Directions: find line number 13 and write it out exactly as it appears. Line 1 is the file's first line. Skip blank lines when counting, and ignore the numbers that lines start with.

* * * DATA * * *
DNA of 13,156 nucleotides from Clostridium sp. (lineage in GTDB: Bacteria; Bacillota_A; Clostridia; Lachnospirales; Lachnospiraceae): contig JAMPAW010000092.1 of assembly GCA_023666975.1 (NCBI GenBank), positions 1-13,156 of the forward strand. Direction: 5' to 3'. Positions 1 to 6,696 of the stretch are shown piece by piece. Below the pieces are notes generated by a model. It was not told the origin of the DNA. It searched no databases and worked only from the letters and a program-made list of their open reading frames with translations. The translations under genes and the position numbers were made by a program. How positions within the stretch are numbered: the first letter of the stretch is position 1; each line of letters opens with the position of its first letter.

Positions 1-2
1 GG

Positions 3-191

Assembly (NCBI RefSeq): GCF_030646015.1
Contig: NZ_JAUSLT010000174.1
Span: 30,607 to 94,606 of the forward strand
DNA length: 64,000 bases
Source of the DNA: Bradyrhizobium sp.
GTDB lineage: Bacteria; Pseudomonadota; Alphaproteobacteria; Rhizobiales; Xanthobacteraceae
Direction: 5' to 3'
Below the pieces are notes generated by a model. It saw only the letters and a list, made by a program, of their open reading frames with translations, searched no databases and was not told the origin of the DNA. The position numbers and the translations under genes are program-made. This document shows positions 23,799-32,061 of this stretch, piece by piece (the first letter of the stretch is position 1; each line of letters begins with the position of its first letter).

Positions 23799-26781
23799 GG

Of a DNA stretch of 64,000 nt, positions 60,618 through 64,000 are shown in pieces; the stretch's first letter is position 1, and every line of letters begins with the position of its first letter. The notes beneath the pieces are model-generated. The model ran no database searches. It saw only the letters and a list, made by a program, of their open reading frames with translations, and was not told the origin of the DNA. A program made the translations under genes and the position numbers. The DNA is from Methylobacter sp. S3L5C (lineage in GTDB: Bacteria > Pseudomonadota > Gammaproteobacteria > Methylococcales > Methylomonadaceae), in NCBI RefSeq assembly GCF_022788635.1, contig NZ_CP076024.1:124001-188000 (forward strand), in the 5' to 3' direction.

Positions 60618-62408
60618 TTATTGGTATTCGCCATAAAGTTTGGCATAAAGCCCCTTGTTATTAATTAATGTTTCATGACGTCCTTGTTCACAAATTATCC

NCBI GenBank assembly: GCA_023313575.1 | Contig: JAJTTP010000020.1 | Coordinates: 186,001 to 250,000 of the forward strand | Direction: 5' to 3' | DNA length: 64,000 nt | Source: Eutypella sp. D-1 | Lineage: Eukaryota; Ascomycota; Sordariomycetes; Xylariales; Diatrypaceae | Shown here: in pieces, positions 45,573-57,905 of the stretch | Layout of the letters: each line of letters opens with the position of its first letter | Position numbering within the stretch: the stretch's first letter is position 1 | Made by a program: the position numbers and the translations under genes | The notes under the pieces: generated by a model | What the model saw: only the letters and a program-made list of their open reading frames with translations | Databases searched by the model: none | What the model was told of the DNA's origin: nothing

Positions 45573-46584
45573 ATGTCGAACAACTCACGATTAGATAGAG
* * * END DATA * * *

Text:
Positions 23799-26781